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The Innovator's Prescription: A Disruptive Solution for Health Care

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  • Posted April 29, 2013

    In The Innovator¿s Prescription, Clayton Christensen and his ass

    In The Innovator’s Prescription, Clayton Christensen and his associates address the complex issue of health care reform. Their stated purpose is to “provide a road map for those seeking innovation and reform" (xviii).

    The central thesis of this collaborative effort is that there is a market solution to the rising costs of health care. The proposed solution illustrates that health care reform is a complex undertaking which involves not only lowering the cost of insurance, but also addressing other critical issues such as expensive “one-size-fits-all” business models used by hospitals and physicians. Nine major categories of problems are identified which must be addressed in order to permanently raise the quality of health care while simultaneously providing greater access at lower costs.

    Christensen, a renowned consultant and Harvard scholar, applies his theory of “disruptive innovation” to America’s health care crisis. Disruptive innovation describes the phenomenon that occurs when a product typically only available to the rich is made available to the poor, albeit a product of initial lesser quality.

    An example is the personal computer which initially gave rank and file individuals access to basic word processing and games. Over time, the quality of these products became better and better, eventually displacing the role of ridiculously expensive room-size computers and making high quality personal computers accessible at low costs.

    The authors claim that this same phenomenon can impact America’s health care system. For example, they argue that in some instances costs can be lowered by supplanting expensive physicians with less-expensive staff or technologies which have the same capabilities.

    In 2009, President Obama deplored the rising costs of health care in the United States, saying that “for all of this spending, more of our citizens are uninsured, the quality of our care is often lower, and we aren’t any healthier.”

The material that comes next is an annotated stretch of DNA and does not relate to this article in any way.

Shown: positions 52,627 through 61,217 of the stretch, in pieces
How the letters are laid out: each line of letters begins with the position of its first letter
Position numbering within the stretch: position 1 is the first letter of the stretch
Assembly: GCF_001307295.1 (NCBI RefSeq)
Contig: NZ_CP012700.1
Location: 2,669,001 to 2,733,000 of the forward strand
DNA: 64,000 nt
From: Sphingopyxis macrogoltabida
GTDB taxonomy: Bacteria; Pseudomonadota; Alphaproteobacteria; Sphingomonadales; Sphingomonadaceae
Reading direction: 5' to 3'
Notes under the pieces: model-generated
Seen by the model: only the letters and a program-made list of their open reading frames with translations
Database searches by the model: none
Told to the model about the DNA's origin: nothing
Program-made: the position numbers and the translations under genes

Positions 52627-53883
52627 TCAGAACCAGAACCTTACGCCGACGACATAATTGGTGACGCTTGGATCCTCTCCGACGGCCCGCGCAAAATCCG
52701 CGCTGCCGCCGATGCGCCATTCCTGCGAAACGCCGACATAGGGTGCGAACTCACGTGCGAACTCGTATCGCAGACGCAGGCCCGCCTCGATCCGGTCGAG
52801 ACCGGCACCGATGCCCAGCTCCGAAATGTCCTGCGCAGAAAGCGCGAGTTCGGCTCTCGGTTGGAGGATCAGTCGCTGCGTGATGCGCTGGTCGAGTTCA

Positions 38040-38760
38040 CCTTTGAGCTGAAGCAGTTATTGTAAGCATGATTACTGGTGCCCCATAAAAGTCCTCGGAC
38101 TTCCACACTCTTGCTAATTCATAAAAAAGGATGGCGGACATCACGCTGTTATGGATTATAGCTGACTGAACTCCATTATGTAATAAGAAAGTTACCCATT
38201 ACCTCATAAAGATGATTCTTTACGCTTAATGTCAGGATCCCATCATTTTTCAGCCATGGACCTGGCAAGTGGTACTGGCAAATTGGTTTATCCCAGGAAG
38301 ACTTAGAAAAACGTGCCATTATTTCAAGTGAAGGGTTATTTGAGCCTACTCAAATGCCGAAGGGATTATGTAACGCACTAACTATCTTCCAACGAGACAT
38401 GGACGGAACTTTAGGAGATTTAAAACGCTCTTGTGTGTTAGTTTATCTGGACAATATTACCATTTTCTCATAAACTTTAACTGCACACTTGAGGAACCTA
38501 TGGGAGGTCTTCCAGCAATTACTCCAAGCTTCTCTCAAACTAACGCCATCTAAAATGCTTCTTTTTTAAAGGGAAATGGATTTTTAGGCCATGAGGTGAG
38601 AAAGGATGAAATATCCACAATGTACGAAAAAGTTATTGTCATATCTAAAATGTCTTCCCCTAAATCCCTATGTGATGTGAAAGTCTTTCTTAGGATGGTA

Yet time after time in The Innovator’s Prescription, Christensen, Grossman, and Hwang demonstrate how disruptive innovation can create a market solution to the health care crisis. They carefully dissect each known problem and demonstrate exactly how more citizens can obtain high-quality, low-cost health insurance designed to improve health.

    Christensen and his associates do a masterful job at objectively presenting a complex issue in a reasonably succinct and impressively organized fashion. At the same time, they are likely to incite passion in many readers. Their belief in disruptive innovation is likely to anger physicians who are hesitant to accept less expensive technologies and business models. Their claim that a long-term solution is not possible without requiring everybody to purchase insurance—something akin to the “individual mandate” of national health care reform—is also likely to frustrate many conservatives. Nonetheless, the analysis is unmistakably nonpartisan and it is easy to see that the authors are more concerned with finding a solution than placating their audience.

    While the book does not make for light reading, it will be a valuable addition to the library of anyone interested in truly understanding what is wrong with our health care system. The Innovator’s Prescription provides an impressively objective analysis of what is wrong with America’s health care system and what is necessary to create a long-term solution.

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  • Posted August 29, 2009

    Road Map to Improvements in US Health Care Delivery

    This is an excellent book that every legislator and chief executive must read and absorb. In a third of the pages it takes the US Congress to promote an ineffective and expensive plan that merely mimicks European-style single-payer health care, Christensen, Grossman and Hwang map out well-argued, well-documented, well-reasoned innovations to the health care system, its delivery mechanism, and its funding. Based in market-driven solutions, the concepts presented in this book free those who participate in this area of our economy (that is, ALL of us) to allow health care to be treated as an economic sector, and not merely a social service. A MUST READ for legislators, practitioners and patients.

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  • Anonymous

    Posted July 11, 2011

    No text was provided for this review.

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